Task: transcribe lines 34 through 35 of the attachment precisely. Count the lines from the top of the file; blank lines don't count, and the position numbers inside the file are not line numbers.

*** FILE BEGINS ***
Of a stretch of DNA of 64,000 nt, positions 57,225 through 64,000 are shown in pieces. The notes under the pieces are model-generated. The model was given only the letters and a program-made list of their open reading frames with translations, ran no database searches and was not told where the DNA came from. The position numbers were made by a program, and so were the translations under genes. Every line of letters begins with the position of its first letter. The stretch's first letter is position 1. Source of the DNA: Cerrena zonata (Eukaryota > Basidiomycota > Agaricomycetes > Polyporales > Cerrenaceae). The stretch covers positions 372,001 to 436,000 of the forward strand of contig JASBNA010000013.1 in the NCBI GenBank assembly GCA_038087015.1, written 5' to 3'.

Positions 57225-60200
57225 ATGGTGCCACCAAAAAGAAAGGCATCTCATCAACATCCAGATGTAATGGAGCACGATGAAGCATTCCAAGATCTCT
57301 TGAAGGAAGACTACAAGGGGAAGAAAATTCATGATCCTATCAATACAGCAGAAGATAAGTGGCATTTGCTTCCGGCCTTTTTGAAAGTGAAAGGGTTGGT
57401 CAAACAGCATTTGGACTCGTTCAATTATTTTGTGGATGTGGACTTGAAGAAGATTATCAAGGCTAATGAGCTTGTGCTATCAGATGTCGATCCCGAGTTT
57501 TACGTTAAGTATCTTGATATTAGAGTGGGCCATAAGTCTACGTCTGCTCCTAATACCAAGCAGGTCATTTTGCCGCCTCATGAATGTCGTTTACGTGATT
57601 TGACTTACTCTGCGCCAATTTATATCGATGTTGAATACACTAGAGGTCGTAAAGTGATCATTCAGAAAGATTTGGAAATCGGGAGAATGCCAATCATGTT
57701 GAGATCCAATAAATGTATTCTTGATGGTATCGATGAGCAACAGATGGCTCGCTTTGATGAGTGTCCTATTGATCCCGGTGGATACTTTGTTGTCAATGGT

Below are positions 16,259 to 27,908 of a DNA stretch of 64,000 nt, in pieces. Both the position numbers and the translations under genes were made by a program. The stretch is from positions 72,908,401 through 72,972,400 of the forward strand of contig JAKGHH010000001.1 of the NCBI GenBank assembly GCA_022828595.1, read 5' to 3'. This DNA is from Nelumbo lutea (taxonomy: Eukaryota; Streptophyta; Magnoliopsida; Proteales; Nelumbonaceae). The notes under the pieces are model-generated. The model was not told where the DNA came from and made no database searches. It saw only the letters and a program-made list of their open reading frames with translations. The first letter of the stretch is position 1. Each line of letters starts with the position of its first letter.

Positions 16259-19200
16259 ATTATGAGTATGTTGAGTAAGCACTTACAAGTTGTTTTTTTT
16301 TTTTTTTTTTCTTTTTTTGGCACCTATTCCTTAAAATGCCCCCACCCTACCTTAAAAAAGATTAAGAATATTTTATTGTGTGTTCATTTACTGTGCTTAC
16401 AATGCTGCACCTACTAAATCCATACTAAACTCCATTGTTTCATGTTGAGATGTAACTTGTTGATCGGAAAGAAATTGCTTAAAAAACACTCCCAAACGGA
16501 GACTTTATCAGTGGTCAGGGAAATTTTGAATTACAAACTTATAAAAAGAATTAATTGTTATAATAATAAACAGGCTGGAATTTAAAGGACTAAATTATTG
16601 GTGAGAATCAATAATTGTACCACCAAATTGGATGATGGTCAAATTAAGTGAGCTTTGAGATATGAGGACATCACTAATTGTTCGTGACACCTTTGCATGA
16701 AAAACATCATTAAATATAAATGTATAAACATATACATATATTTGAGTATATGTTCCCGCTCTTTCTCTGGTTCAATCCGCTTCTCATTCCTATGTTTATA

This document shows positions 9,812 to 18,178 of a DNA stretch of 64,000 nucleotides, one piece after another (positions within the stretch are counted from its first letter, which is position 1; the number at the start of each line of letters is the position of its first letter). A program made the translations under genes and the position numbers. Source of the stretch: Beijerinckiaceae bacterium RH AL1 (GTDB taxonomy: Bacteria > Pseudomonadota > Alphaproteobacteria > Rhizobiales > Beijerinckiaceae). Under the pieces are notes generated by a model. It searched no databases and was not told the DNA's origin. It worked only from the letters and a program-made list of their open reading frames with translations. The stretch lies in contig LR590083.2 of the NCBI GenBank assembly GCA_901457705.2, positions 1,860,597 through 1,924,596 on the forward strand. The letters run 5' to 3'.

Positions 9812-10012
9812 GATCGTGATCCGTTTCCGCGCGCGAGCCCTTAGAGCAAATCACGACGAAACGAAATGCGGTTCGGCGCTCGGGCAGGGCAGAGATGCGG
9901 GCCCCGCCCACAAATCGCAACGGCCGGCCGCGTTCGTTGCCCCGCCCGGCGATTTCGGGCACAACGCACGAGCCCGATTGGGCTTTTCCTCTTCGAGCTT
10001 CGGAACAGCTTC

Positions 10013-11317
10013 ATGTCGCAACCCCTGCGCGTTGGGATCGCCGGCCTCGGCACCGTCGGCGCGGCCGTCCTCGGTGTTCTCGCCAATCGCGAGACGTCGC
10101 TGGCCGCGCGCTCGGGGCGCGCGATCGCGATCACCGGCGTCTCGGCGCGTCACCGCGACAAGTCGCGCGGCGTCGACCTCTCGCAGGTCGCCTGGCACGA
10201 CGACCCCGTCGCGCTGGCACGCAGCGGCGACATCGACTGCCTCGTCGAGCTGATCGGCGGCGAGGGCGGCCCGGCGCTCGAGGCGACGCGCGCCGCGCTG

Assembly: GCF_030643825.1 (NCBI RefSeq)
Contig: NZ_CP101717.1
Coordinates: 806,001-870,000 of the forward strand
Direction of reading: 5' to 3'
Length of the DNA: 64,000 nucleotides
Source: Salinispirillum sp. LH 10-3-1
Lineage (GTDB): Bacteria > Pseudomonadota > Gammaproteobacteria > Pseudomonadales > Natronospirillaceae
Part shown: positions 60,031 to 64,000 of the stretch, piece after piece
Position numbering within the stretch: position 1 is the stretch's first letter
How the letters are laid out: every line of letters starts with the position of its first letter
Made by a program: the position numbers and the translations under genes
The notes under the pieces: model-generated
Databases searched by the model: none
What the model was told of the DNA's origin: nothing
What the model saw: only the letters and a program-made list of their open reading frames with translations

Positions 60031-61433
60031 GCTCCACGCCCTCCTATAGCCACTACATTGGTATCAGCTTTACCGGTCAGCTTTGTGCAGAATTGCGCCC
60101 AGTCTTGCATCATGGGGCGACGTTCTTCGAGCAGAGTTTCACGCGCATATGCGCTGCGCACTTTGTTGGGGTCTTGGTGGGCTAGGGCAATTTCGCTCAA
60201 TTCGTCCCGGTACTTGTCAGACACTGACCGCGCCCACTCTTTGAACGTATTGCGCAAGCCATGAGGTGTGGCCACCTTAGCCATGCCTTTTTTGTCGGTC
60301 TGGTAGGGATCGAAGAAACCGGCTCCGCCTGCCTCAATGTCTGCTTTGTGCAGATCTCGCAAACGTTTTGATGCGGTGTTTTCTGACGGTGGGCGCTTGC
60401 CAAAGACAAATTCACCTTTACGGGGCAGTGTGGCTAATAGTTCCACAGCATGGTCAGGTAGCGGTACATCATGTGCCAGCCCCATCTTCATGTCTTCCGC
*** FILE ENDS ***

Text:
Position numbering within the stretch: position 1 is the stretch's first letter
How the letters are laid out: every line of letters starts with the position of its first letter